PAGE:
Link group to AD Group
Why we cannot use our group in Active Directory to create group in Teams?
Hi everyone, I wanted to check in on this ask because it’s died down since GA, and also because the ask is not totally clear to me.
Right now, we provide a way during the team creation process for you to select an existing Office 365 group. Are you asking to be able to do this same thing, but outside of Teams?
Do let me know!
Lasse Skomsvold commented
We sync local AD to Azure AD. We want to choose a local AD group, where the member of that group becomes the member of the team
Lasse Skomsvold commented
What is the status on this ?
There will be a lot of management if I have to add all the users in the team. It would be great if I could use AD groups.
Al Linke commented
We see that we can add an AD group to a Team but it's static meaning the individual users will be added. But if another user gets added to that AD group tomorrow, this new person will not dynamically be added to the Team. This is a pretty basic and what's needed.
John D. Shkolnik commented
We have a ton of AD groups which are locally managed. At the very least, we'd want to add an AD group as a member of a Team rather than maintain membership in multiple places. This is no different than what we do for TFS, VSTS, SharePoint, etc.
I especially like to see the AD/AAD groups to be available for defining team membership also after the group has already been created. Whenever a user is added to an AD group he/she would get an access to the Team using that group, and whenever user is removed from the AD group, he/she would lose the access.
When I read this originally and voted for it I was assuming "groups" referred to Security and/or Distribution groups in AD.
As I see it, Microsoft mission for Office 365 Groups (utilized by Teams) is to decentralize management and give control back to the users to create and manage groups as need, with limited control and oversight from IT. Is an interesting philosophy and has many implications for IT departments now and for the future.
That said, it would still be nice to utilizes dynamic Security and/or Distribution groups for user access control with Teams. It would be incredibly complex if not impossible to create a Team that is a Security/Distribution group and utilize that groups email address and what have you. I'd propose that the Security/Distribution group be used to maintain user access to an existing Team. Users can be added to the Security/Distribution group in AD and automatically gain access to that Team and users can be removed from a Security/Distribution group in AD and their access to that group will be automatically revoked.
Hi Suphatra, the team user management is wished to allow adding and removing of active-directory groups. We don't want to create a groups group to be added in the creation process only. It needs to be a maintainable setup where organization's members membership in a team can be defined by their e.g. departmental AD-Group (Not groups group!) while externals can be managed as individuals outside AD.
An additional plus would be to allow creating groups of individual externals to have a better structure in the user management. E.g. an external consultancies staff summarized in one group could be removed from the team in whole once their engagement is over.
Ben Higgins commented
Selecting an existing O365 group is great during creation, but requires new users to be added manually, and old users removed.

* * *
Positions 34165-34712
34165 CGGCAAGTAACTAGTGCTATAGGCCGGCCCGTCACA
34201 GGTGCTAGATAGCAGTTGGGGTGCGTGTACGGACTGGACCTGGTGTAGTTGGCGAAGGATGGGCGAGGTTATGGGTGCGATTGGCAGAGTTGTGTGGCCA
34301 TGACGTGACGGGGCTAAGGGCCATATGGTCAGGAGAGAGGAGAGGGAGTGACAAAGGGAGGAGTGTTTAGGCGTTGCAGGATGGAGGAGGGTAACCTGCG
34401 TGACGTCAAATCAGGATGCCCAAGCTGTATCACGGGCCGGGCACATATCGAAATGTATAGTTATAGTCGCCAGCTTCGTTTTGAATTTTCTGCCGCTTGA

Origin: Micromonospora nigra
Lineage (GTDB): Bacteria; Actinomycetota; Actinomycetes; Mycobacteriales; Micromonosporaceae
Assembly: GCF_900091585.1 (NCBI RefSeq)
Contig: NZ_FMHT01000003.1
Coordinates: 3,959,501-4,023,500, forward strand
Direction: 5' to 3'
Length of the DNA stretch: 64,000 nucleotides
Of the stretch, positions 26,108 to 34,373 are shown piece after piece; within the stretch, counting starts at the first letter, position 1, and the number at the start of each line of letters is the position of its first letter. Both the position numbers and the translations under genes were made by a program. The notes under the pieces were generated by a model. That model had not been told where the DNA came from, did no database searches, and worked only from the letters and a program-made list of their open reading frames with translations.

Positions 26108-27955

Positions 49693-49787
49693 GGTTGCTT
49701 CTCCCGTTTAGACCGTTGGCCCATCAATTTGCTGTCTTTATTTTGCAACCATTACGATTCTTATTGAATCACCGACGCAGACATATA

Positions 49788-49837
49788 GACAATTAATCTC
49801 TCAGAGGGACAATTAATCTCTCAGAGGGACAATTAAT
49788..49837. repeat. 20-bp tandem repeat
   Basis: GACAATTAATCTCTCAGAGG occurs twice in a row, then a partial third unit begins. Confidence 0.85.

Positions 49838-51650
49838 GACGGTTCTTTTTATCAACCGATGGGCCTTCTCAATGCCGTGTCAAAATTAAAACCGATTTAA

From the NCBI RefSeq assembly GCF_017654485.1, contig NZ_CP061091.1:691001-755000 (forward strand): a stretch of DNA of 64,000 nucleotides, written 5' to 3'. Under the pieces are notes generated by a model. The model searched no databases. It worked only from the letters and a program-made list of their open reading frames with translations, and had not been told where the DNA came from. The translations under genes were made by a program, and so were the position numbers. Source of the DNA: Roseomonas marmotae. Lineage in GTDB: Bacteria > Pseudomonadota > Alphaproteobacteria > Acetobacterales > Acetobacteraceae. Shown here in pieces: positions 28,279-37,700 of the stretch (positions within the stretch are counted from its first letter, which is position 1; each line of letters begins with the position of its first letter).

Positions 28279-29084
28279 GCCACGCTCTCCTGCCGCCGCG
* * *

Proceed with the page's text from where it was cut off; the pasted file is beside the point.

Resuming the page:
Linking membership to an AD group would allow the group membership to manage itself.
Nick Folkmann commented
We currently use Active Directory Sync from our on premise Active Directory to Office 365. We also use ldap with many of our applications we have in our environment. It would be great to be able to find those AD security groups in teams to set what users are part of a team. This would help simplify our access levels across all our platforms. We also use those security groups to apply permissions to our SharePoint online sites.
I love Office 365, but in today's connected clouds interoperability is key. You have built Office365 based on technology from yesteryear that has yet to adapt to a simple function. Namely, Active Directory. IF sharing is caring then Office365 doesn't care. I can't use half of my Office365 apps becuase I can't share the technology with the people outside my organization because they require an account within my organization. This is an inherited problem with AD. Therefore, SharePoint and Onedrive all have this issue as well. So does teams, so does....everything in Office365. There's no adding public users based on a simple email address, they have to be a part of my organization or else! Looking at other providers who don't have the inherent issues AD brings with it (like dropbox, like asana, like gmail) The other platforms are open this one has everything in one place but it's closed off.
c'mon, stop stifling innovation in your apps that are designed to increase innovation. Stop making it so my team has to be employed by me. My team should be anyone I choose, anywhere they are. They need not be behind my walls to contribute.
This is the #1 feature that would sway my organisation from slack to teams, as we don't want to create and manage a "team" that contains all the developers in the organisation. If we could have a "team" that is linked to our "software development department" AD group, we could just create channels for every slack topic/channel we have at the moment.
Edwin Setyanto commented
or at least allow office365 group to allow nested group.
William Yin commented
We need the ability to create a "team" with AD groups, otherwise, it will end up creating another "group" which already exists, and we have to maintain members in two separate groups.
Marlo Bell commented
More specifically, I want to add an AD group to a Team (as a member) and people automatically gain and lose access with their AD group membership.